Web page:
Linda Goler Blount, CEO of Black Women’s Health Imperative, on Health Equity and Reproductive Justice



You may never have heard of the President and CEO of the Black Women’s Health Imperative (BWHI) Linda Goler Blount, but for over 25 years she has done the arduous yet vital work of ensuring that black women achieve health equity and reproductive justice.

Sometimes working behind the scenes to get funds, and other times in front of the cameras or on Capitol Hill, fighting what may seem like a feat of Sisyphus to further his organization in its mission. Blount is resolute in her fight against two of the biggest health risk factors for black women are racism and gender discrimination.

UP: What are some of the biggest challenges black women face today – vaccine hesitancy, preventative health, maternal mortality, diet, stress… etc? ?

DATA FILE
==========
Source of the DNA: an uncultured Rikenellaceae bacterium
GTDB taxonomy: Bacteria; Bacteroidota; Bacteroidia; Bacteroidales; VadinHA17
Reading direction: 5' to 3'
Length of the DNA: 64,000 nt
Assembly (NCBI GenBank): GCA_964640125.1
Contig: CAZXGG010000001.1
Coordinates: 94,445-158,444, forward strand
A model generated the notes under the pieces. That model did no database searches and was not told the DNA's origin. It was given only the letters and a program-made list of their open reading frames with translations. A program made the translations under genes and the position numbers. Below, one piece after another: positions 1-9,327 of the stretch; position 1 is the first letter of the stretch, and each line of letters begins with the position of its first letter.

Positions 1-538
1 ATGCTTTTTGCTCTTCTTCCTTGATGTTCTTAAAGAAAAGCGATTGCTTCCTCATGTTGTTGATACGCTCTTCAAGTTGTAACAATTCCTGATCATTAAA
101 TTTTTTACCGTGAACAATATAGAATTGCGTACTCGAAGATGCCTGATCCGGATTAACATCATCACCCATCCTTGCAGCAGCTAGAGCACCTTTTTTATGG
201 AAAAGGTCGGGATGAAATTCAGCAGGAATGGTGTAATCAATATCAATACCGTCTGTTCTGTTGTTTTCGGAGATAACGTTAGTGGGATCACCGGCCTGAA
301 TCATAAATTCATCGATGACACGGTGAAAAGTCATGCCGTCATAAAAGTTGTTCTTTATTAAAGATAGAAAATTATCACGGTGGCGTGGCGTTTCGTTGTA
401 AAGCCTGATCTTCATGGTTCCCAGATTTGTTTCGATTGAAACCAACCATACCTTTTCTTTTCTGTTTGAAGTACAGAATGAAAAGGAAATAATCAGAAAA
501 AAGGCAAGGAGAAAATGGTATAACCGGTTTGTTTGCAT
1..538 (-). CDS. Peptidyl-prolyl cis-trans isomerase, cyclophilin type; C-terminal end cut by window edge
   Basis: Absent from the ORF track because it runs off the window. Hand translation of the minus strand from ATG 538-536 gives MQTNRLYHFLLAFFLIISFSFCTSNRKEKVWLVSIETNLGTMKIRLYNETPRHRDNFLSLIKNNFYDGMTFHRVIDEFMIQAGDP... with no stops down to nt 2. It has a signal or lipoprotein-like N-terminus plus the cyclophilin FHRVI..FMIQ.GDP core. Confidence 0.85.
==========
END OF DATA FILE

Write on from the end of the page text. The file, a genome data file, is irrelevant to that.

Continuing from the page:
LB: Stress is the number one health problem for black women. Obesity syndromes such as hypertension, diabetes and heart disease have their roots in stress – and microaggressions trigger stress. We know there is a causal relationship between stress and weight. Black women have about 15% more cortisol in their bloodstream than white women. This changes their metabolism. If you give black women and white women the same low fat diet, black women will lose weight more slowly, and if both groups eat a high fat diet, black women will gain weight faster. We can see it at the DNA level. So, we focus our programs on asking women how they to feel to be a black woman in this environment right now. Because if we don’t understand this and, more importantly, if providers, policymakers, and business leaders don’t understand it, then we’re not going to make the kind of progress we need to improve results. health of black women. And fairness is far away.